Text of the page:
I was having a conversation recently about the merits of social platforms on the internet and whether they were actually useful or positive. Some of the opinions I’ve heard before came up — ones like “Facebook is full of politics and cat videos” that I’ve agreed with before. But suddenly I found myself being contrary.

It was one of those moments where you start talking and newish ideas that hadn’t blatantly occurred to you before happen in the moment, such that you’re informing even yourself as you talk.

Despite having taken a negative tack in the past on certain aspects of social media, particularly on days where my news feed was extra “oof”, here I was recanting all the ways technology has shaped my life.

One of the things I learned when I first got out on my own was how many of the little aspects of people’s lives you take for granted when you live close by. When you move several states away, for instance, stuff like what someone likes for dinner or what their evening hobbies/habits are aren’t things that get brought up in the “How have you been?” phone calls.

Maybe those aren’t huge, but when you’re feeling lonely even those things are a connection to friends and family you realize you’re missing.

Some people complain about others sharing what they’re having for dinner on Facebook. “Who cares,” they say. And it’s true that there are some people whose dinner I really don’t care much about, either. But sometimes when family talks about that, or a record they set at the gym, or something significant about their day at work, it’s a piece of their life you’re able to share with them. Stuff they’d otherwise be doing that you’d have no idea about.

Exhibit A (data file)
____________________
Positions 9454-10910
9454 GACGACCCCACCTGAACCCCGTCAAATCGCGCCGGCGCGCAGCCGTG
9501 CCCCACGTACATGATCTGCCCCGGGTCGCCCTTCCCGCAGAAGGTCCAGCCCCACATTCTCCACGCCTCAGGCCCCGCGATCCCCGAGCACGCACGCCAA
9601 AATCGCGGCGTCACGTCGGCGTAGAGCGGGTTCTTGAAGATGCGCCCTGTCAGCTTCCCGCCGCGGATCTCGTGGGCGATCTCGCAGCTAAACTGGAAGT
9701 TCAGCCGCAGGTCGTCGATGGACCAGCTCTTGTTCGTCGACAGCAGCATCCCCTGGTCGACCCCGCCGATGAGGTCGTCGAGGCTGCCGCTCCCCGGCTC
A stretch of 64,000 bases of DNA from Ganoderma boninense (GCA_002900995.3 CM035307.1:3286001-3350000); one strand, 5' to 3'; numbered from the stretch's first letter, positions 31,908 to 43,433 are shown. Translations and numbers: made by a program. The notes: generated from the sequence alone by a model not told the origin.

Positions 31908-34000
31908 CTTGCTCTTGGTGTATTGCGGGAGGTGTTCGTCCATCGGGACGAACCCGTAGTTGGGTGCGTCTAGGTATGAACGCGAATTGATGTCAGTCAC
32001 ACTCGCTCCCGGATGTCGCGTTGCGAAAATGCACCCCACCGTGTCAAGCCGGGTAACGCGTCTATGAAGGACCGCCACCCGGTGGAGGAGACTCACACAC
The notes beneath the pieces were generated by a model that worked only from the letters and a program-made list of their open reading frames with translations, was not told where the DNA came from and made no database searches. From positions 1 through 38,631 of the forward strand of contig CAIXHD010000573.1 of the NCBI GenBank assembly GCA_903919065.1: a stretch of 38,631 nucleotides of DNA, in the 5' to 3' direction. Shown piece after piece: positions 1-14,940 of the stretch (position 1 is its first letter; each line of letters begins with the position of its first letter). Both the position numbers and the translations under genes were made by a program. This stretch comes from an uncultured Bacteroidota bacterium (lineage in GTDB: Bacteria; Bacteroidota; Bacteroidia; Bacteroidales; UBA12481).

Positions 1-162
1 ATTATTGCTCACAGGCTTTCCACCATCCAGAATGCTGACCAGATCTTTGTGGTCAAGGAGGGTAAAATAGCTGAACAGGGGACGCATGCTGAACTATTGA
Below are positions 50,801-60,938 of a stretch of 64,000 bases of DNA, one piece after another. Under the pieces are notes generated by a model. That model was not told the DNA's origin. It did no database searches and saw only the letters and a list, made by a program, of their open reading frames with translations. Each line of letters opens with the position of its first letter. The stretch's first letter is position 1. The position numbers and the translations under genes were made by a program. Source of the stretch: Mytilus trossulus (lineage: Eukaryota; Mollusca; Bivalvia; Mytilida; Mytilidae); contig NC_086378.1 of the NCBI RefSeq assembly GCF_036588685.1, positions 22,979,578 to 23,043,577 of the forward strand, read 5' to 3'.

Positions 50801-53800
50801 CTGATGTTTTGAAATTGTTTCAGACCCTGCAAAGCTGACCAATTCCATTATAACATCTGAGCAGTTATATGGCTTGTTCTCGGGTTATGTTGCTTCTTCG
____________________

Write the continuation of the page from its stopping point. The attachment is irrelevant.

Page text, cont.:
Preventing Fizzling Out

I have a couple close friends that I talk with regularly on Google Hangouts and iMessage. In both cases we’ve gone stretches where we may not talk much on the phone, yet have had some great and intellectual discussions through a tech platform.

In the case of one of my longest friendships, we haven’t seen each other in person for years. Yet we’ve still maintained a closeness through regular conversations in Hangouts and occasionally by phone. Would our friendship have simply fizzled out without social platforms? I’m not sure.

But I do know that I can recount handfuls of enlightening talks that happened there that I would never take back. And without cell phones? He could’ve been another friend from the past that got left there, but instead remains a meaningful part of my life.

People living sometimes thousands of miles away from each other, otherwise lead separate lives that could conclude without the other knowing anything about them. Any of it. And yet we can share as much as we choose.

Does it replace in-person quality time? Of course not. But in the absence of that, it makes a viable substitute for bring people together and maintaining relationships.

If that’s not social technology making our lives better, I don’t know what is. What a connecting force.

Look at this article. Maybe you’re a friend or family member of mine reading, or maybe you’re a stranger somewhere else in the world that has no idea who I am and came upon this somehow. Yet here we are, me sharing a part of me and you hopefully connecting with it.

Sure, the internet has no shortage of trolls and bullies. Some people complain more than we’d like or bring up divisive topics at inopportune times. Sometimes they share too many fluffy animal videos (I do it, too) and we complain there’s not enough dialogue of substance.

But to focus on only that takes away from the way this technology connects us. And for that bit, I am grateful.